Dishonest Probate Paralegal Damages Trust In Profession
Earlier this month, a dishonest probate paralegal was jailed for three years after she disgracefully stole from a number of deceased clients’ estates.
In total, Lucy Gunton stole in excess of £70,000 by exploiting her position of trust, accessing sensitive data attached to the estates and using the information to her advantage to deceive both beneficiaries and the partners in the law firm, Bate Edmund Snape (BES), which she was representing.
In one of these cases the deceased client, Ivy Holden, had instructed that her estate be divided between a number of charities and family members, including her nephew Stephen Lilycrop who was living in America at the time.
Distribution of the estate was delayed whilst waiting for a tax rebate. During this time, Gunton exploited the delay to commit her first fraudulent act.
Gunton wrote a hand-written letter, claiming to be a desperate Mr Lilycrop looking for an advance on his inheritance. The letter claimed that he had contacted The Law Society which had advised that he was entitled to the money without delay.
Using the sensitive information she was privy to, Gunton took the matter to a partner in her firm who initially felt unsure about releasing the funds. Gunton played on the trust placed in her by claiming she had spoken with The Law Society who had confirmed the advice the beneficiary had been given.
Following this assurance, Mr Taylor released the money to Gunton, acting as an intermediary for Mr Lilycrop. In this instance, £26,500 was stolen and spent on frivolous items like shoes and designer handbags.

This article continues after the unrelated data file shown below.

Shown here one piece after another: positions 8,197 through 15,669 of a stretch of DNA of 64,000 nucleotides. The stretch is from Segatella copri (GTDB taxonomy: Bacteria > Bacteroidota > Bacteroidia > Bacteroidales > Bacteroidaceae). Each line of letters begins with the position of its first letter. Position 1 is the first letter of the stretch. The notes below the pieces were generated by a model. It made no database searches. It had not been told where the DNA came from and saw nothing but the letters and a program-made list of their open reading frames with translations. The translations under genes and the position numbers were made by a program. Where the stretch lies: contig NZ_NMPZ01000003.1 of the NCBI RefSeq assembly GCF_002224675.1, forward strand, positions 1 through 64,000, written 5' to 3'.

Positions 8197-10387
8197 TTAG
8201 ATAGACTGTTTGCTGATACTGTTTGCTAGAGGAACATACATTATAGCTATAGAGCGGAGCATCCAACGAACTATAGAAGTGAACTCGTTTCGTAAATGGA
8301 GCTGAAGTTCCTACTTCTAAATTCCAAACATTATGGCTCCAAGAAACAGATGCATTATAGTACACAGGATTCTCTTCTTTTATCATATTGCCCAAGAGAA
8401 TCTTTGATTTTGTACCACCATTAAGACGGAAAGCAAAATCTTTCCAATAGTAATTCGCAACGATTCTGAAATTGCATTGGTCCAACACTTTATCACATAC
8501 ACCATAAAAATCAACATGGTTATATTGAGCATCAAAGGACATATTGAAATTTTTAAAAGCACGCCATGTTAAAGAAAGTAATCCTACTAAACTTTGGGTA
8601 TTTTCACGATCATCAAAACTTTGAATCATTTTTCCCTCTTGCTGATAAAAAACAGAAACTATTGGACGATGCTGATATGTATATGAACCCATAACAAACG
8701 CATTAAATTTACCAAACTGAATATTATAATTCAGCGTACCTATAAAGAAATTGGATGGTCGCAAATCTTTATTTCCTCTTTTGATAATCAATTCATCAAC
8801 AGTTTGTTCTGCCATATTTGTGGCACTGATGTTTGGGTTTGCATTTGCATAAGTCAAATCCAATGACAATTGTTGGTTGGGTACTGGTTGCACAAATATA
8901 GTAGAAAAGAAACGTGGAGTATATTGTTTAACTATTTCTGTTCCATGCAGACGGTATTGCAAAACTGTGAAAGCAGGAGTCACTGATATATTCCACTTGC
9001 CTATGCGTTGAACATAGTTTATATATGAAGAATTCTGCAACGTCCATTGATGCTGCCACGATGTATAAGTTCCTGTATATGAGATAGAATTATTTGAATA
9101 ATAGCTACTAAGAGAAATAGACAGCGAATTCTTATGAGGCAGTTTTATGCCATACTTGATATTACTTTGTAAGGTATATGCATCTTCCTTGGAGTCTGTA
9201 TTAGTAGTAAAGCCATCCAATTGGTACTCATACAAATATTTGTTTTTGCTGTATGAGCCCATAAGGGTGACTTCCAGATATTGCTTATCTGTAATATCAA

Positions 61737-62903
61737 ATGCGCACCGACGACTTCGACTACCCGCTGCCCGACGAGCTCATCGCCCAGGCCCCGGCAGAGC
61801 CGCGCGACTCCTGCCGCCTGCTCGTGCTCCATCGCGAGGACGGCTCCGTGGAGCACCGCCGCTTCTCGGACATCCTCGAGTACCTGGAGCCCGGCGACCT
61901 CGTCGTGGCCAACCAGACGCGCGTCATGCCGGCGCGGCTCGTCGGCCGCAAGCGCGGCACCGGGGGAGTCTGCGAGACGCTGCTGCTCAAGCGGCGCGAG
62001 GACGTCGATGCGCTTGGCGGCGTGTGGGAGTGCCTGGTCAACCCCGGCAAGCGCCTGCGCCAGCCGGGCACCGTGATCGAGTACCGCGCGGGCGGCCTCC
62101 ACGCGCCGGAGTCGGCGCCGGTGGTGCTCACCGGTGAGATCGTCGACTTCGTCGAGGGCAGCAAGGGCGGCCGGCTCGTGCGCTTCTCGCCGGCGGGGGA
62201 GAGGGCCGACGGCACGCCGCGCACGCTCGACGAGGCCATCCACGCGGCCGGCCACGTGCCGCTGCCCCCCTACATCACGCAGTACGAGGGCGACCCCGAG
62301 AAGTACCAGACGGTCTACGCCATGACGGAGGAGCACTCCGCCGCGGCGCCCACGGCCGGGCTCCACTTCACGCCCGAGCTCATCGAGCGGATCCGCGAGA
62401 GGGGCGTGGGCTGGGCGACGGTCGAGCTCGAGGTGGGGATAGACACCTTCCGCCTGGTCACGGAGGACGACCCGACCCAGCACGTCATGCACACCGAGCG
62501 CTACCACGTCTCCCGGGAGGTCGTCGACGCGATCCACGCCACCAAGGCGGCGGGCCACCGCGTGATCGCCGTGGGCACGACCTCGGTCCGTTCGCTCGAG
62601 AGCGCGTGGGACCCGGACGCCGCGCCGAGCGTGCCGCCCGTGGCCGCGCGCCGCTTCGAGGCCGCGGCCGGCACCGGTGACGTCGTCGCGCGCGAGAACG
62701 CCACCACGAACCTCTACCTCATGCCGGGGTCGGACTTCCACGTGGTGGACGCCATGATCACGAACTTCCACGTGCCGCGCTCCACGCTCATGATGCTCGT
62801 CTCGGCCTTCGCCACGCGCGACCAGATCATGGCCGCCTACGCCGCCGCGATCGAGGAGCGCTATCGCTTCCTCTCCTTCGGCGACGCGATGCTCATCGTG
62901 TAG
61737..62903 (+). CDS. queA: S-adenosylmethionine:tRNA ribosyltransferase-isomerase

In a further incident, Gunton impersonated the grieving widow of deceased client, Brian Gorman. Gunton claimed that the bereaved widow was in dire need of £16,750 for crucial maintenance works and home improvements/alterations to help her cope without her husband.
The unscrupulous and cold-hearted fraudster’s crimes were uncovered when an identical lower-case spelling error, made whilst writing the firm’s address, connected the crimes and ultimately led to Gunton receiving a prison sentence.
Incidents like this damage the credibility of the profession and could lead to fewer people accessing important legal services. When reputation is so important, it is imperative that your business is able to prove its expertise and, more importantly, highlight its trustworthiness.
The Institute of Professional Willwriters (IPW) and Institute of Scottish Professional Willwriters (ISPW) are able to document and prove the trust that Institute members’ clients place in its members.
IPW and ISPW members are able to proudly boast that they adhere to the Institute’s Code of Practice which has been approved by the Chartered Trading Standards Institute. This indicates to members’ clients that the Institute and its members are committed to providing a fair, expert and trustworthy service.
This article was submitted to be published by the Institute of Professional Willwriters as part of their advertising agreement with Today’s Wills and Probate. The views expressed in this article are those of the submitter and not those of Today’s Wills and Probate.